posted: April 11, 2021
tl;dr: As computers become more integrated into human life, psychology has become a more critical aspect of software...
When I started in the industry, computers were thought of as coldly rational calculating devices. That’s one of the reasons I was drawn to them: they were appealing to the mathematical and logical aspects of my mind. There was usually one right answer to a complicated calculation, and a computer could help find it. Most of the early use cases for computers involved calculations. The first device I can be said to have programmed was a programmable calculator. So when I got to college, with the goal of learning more about how computers were built and programmed, I took classes in mathematics, electrical engineering, and computer science.
I did take one psychology class in college at Cornell, Psychology 101 (now known as Psychology 1101), which was the most popular class on campus, with lectures held in Cornell’s largest auditorium, Bailey Hall. Lectures were given by Prof. James Maas, a renowned expert on sleep, and they were both informative and entertaining. Cornell has the advantage of Allen Funt, the inventor of the Candid Camera TV show, being an alum: Funt donated the show’s archives to Cornell, and clips were often played during Psych 101 lectures to illustrate aspects of human behavior. I learned a lot in the class, but it was not a required course for my engineering degree; it was a humanities elective that I chose to take. Today, given the importance of psychology to computer science, I would advise computer-focused students to take multiple psychology courses.
In the early days of my career, there weren’t many computer applications in which psychology played a major role. There were some early attempts at artificial intelligence, but those mostly remained within academia. In the commercial world, the applications were more practical and pedestrian. Spreadsheets were achieving widespread usage, for better number crunching in businesses. Office automation, through the creation of word processing, presentation, and database tools, was an important industry growth factor. Computer networking, where I spent much of my early career, was almost entirely rational: packets came into a networking device and needed to be routed out the right destination ports. Perhaps you could make an argument that the quality of service aspects of networking devices had some degree of connection with human behavior.
In those days, the primary applications where psychology played an important role were games, especially gaming (gambling) devices. Games have always had a need to delight their users so that users keep playing the games. That delight could come from the aspects of the game play, interesting graphics and music, and through social connections with other game participants. It’s especially important for gaming devices, such as computerized slot and video poker machines, to keep the players plugging tokens into the games, to maximize the financial return for the “house”. One of the primary reasons that slot machines transitioned from purely mechanical to electrical/computer-based is that computerized slot machines could create a much more enticing experience, with more appealing graphics and sound.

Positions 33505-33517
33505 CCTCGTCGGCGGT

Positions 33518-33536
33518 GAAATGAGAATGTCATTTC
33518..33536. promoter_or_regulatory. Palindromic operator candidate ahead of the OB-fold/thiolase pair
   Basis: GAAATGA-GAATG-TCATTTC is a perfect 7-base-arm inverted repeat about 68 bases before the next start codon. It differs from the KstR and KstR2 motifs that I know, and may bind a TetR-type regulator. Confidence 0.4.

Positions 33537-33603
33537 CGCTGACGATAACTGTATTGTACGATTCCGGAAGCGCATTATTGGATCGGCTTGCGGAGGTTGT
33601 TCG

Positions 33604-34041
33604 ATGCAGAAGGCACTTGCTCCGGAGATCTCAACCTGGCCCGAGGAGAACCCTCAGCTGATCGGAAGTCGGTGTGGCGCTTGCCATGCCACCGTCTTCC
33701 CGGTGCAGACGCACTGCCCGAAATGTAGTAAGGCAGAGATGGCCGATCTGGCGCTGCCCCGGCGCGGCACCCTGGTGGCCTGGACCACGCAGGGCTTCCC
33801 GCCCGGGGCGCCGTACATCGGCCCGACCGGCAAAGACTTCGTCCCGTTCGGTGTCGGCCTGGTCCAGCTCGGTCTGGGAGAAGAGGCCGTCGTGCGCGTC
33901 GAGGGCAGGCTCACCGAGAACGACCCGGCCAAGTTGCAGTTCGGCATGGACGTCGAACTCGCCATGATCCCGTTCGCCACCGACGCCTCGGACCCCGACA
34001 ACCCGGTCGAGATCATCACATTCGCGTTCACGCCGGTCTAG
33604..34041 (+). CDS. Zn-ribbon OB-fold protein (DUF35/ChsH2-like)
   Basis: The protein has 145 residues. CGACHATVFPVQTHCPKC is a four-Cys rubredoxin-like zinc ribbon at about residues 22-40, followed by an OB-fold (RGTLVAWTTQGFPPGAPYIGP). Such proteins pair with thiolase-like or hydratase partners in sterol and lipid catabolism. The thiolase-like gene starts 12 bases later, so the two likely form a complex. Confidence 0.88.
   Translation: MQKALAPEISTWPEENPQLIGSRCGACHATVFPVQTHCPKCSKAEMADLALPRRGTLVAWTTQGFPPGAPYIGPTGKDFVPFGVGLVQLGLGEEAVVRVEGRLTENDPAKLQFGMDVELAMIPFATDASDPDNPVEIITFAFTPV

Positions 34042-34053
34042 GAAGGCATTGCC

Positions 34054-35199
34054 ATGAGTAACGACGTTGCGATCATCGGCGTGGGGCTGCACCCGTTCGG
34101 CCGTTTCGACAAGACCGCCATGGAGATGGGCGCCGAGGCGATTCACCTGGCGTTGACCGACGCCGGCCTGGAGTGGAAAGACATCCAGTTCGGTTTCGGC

The rise of the Web also boosted the importance of psychology in the software industry. Websites with better layouts, graphics, and content became more popular than their alternatives. Smart companies began to focus on the overall “user experience”, which relied heavily on psychology. Then, with the advent of the smartphone and apps, the user experience with software became even more personal and ever-present.
The software industry luminary who best personifies the importance of psychology to software is Facebook founder Mark Zuckerberg. I didn’t learn until recently that Zuckerberg, who was already a computer whiz in high school, was studying psychology at Harvard before dropping out to focus full-time on Facebook. This factoid made complete sense to me. I’ve never considered Facebook to be an amazing technical innovator, although they’ve contributed React.js to the world. "Move fast and break things" was an accurate summary of the quality of their products, in my opinion. Their site itself was mainly a way for non-technical people to set up a small website; I preferred to operate my own. The main innovations were in the ways they leveraged the social network graph, and used personal information and tracking technology to do highly granular targeted ads, which created an ad revenue stream measured in the billions of dollars.
Besides the ad engine, where Facebook has excelled the most is in the psychological aspects of the platform. Even though it hasn’t been considered cool for a decade or so, there is a strong emotional attachment that users have to the platform, because it allows them to keep in touch with and learn about friends and family. Human beings are social animals, and Facebook attempts to satisfy the innate human curiosity about others and need for connection. It also has attracted much scrutiny for its timeline algorithms, which aim to keep users on the platform for as long as possible, to generate as much ad revenue for Facebook as possible.
There’s much debate about whether Facebook, overall, is good for society. But there’s not much debate about Facebook’s success using psychology to create one of the most popular platforms and websites in the world. As computers become even more integrated with and embedded into human lives, psychology will continue to grow in importance within the software profession.
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